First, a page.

Jens Oliver Meiert

Jens the Developer

Principles of Web Development

Web development, at more than 20 years of age, is becoming an increasingly mature profession. Web development is also subject to constant change, and the field produces more of that change, out of itself. More technological standards…

Post from February 16, 2017, reflecting Jens the .

HTML Statistics: 5 Take-Aways

A few quick comments on Catalin Rosu’s interesting follow-up analysis of his sampling of eight million websites. Some practices are wonderful to note, others have been commented on, yet one or the other point drowned.

Post from February 13, 2017, reflecting Jens the .

On Quality and Logistics

Clearly, quality requires quality thinking. But then it requires a lot more, like definitions, criteria, tools, planning, enforcement, &c. pp. And it relies on some organizational foundation.

Post from January 12, 2017, reflecting Jens the .

Apocryphal Apostrophes

Oh, typography. How have you been.

Post from January 8, 2017, reflecting Jens the , or perhaps .

CSS Shorthand Syntax Considered Important

CSS shorthands are no anti-pattern, just as little as universal selectors, just as little as !important, and just as little as no-js would not be one. Now we learn that shorthands were an anti-pattern. No, they’re not. Yes, they are! No they’re not.

Post from December 21, 2016, reflecting Jens the .

Why I Don’t Use CSS Preprocessors

A tribute to Roger Johansson as well as the craft of web development.

Post from December 14, 2016, reflecting Jens the .

About the Mindset for Quality

In my view, quality starts with quality thinking. Quality thinking is broad, but it quickly leads to a quality mindset. This mindset, now…

Post from November 17, 2016, reflecting Jens the .

Stop Using the Old “Clearfix”

I had thought the old method of clearing through “.clearfix:after { clear: both; content: ''; }” long dead, but then I spotted it quite alive and even being taught to developers.

Post from November 14, 2016, reflecting Jens the .

Security, Obscurity: Randomizing New Tabs

You want to leave a less predictable online trail? I wrote a little browser extension for Chrome that accomplishes that: the New Tab Randomizer. The extension requests a random URL every time a new tab is opened, for security, or rather obscurity purposes.

Post from November 10, 2016, reflecting Jens the , or perhaps .

The cover of “The Little Book of Website Quality Control.”

New Book(let): The Little Book of Website Quality Control

The hallmark of a professional is not the pursuit of activity, but the expertly pursuit thereof. What’s worth doing is worth doing well; and what’s done well exemplifies quality. A professional website is no exception, and there are criteria and tools to help.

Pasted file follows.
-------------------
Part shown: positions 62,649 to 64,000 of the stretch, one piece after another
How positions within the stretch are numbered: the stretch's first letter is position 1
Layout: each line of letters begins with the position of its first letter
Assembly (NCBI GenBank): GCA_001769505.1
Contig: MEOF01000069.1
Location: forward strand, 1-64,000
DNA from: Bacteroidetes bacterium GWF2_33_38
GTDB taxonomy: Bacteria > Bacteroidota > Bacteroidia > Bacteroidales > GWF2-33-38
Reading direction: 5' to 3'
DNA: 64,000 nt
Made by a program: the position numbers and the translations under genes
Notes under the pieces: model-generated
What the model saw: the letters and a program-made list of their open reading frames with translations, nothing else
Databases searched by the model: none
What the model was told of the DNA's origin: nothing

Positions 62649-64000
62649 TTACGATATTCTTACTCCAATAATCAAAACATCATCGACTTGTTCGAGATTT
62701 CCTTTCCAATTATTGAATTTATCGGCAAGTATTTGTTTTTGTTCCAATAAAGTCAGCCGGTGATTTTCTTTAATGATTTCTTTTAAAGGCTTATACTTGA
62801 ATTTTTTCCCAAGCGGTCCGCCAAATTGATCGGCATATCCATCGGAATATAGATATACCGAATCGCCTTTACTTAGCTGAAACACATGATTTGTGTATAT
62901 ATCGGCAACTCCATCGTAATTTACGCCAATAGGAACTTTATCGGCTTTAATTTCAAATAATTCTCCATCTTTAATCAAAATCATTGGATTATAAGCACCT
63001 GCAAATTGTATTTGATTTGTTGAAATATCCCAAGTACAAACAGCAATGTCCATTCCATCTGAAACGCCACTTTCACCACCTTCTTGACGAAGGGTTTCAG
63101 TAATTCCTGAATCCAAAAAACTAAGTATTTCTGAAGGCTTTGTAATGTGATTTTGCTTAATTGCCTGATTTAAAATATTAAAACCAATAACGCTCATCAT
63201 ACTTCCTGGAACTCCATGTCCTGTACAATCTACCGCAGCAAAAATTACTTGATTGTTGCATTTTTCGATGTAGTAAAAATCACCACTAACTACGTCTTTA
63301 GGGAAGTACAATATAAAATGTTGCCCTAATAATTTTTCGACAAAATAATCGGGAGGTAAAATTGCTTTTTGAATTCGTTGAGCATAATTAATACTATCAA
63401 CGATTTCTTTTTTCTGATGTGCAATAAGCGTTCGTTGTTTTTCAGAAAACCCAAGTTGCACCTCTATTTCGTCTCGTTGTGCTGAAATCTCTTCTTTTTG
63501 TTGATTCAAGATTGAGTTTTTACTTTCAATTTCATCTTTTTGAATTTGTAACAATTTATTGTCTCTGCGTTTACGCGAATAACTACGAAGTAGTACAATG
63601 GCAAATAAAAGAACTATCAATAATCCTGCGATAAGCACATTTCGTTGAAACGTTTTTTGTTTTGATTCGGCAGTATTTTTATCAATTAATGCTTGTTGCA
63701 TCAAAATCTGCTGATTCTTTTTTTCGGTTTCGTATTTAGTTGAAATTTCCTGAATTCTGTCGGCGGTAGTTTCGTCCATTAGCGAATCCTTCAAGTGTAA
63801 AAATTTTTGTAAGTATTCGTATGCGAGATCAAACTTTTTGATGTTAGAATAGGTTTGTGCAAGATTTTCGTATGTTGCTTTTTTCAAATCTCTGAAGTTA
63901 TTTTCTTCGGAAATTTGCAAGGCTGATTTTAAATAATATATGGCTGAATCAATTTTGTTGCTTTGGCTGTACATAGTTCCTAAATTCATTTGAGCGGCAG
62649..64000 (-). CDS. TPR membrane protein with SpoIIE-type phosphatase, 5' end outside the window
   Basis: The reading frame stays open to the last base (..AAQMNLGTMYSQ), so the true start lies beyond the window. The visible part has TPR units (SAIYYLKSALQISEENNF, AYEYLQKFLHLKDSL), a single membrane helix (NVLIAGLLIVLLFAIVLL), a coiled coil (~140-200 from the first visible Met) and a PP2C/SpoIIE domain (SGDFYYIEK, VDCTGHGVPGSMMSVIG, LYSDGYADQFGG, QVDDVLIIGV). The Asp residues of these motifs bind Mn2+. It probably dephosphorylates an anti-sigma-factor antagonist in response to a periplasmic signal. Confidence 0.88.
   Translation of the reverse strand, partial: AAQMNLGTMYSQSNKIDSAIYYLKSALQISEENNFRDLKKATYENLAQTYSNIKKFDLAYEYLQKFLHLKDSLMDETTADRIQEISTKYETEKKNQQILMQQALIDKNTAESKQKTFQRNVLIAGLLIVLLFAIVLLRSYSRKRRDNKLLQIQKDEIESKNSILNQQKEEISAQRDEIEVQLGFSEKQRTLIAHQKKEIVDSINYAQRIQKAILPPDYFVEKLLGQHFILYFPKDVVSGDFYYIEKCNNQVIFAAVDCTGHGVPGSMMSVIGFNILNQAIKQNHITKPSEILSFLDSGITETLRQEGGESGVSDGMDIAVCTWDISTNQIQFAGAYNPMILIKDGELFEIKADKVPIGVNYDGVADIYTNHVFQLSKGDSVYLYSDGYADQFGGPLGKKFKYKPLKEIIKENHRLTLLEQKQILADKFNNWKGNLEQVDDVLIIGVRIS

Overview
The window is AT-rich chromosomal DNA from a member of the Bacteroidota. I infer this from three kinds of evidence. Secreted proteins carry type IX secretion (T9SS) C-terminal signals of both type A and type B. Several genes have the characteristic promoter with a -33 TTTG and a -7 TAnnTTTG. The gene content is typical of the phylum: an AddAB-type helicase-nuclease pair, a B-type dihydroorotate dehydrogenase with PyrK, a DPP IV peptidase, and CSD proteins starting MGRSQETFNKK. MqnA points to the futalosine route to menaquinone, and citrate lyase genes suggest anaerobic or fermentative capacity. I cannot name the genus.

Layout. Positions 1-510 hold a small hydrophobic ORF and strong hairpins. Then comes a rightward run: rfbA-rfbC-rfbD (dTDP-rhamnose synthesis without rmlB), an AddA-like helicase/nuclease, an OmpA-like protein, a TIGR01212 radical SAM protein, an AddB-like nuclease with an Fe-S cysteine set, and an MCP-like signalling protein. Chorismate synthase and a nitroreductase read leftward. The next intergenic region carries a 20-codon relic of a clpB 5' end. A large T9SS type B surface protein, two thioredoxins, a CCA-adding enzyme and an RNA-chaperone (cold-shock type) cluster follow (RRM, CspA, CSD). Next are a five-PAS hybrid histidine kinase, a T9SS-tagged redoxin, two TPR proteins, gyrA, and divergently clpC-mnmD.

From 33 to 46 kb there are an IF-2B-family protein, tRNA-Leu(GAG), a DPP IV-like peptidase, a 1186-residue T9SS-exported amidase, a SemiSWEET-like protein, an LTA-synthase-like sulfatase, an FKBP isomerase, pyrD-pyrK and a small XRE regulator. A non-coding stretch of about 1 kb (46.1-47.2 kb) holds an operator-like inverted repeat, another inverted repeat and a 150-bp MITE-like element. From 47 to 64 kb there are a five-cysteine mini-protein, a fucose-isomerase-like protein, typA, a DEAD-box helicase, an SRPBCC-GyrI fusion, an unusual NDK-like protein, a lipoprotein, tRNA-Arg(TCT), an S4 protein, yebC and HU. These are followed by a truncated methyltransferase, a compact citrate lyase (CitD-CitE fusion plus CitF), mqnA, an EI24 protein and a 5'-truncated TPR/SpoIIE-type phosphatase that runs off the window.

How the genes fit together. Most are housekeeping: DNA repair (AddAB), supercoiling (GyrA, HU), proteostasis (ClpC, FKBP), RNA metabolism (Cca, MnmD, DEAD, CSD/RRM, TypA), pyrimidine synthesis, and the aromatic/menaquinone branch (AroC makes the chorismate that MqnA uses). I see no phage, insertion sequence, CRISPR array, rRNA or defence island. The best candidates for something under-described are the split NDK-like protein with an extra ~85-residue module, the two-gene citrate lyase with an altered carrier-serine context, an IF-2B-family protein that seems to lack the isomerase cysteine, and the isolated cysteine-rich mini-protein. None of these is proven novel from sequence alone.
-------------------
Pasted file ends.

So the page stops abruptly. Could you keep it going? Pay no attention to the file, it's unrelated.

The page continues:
Post from September 27, 2016, reflecting Jens the .

Accelerated Mobile Pages, a Critical View

Last year Google introduced AMP and the Accelerated Mobile Pages Project. Independent of suggesting tech paternalism when AMP gets treated preferably in search rankings, I’ve been concerned about what the AMP spec entails exactly.

Post from August 18, 2016, reflecting Jens the .

WordPress Themes and Web Development

Like everyone on this planet I work with WordPress. Just setting up a new project I ended up using and building on one of their default themes, Twenty Sixteen. Had I better not?

Post from July 31, 2016, reflecting Jens the .

The Anatomy of a Coding Guideline

Coding guidelines produce consistency, help (code) usability, collaboration, and maintainability, and lead to quality. Now, what does a guideline consist of?

Post from July 18, 2016, reflecting Jens the .

On Tailoring and Web Frameworks

After building early frameworks for GMX and Google I had rushed to squeeze my experience into a (literally) little book. In it there’s emphasis on a priority I’ve always deemed critical for us developers: the idea of tailoring…

Post from July 13, 2016, reflecting Jens the .

A Note on meiert.com Feeds

There are a number of ways to follow what I write on this website, from a very low volume newsletter for German publications to an enriched account on Google+. The most reliable and focused option, however, is to subscribe to one of this site’s RSS feeds.

Post from July 11, 2016, reflecting Jens the , or perhaps .

“HTML 5,” “CSS 3,” and Expert Web Developers

These days, when we hear people speak of “HTML 5” and “CSS 3,” it’s useful to be skeptical. We’ve long decided for the living standard model, meaning we simply refer to HTML and CSS…

Post from May 20, 2016, reflecting Jens the .

That’s in a Guideline

About two weeks ago I ended a little lottery to give away signed copies of my last book, “The Little Book of HTML/CSS Coding Guidelines.” Here are feedback and winners.

Post from May 17, 2016, reflecting Jens the .

What’s in a Guideline? Win a Copy of the Little Book of HTML/CSS Coding Guidelines!

I give away five signed copies, and to win one just comment or tweet (to @j9t), until April 30, why you deem coding guidelines important or what you find to be the most useful coding guideline.

Post from April 14, 2016, reflecting Jens the .

Coding Guidelines, the Gist

What’s not to ♥ about coding standards.

Post from January 13, 2016, reflecting Jens the .

The Law of Maintainability

One cannot not maintain. This is an important axiom to understand, critical even when we recognize how little understanding and prioritization this topic enjoys in our industry…

Post from January 6, 2016, reflecting Jens the .

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Like what you see here? Many technical posts are also available as a pretty, well-behaved e-book: On Web Development.

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Last update: February 16, 2017.

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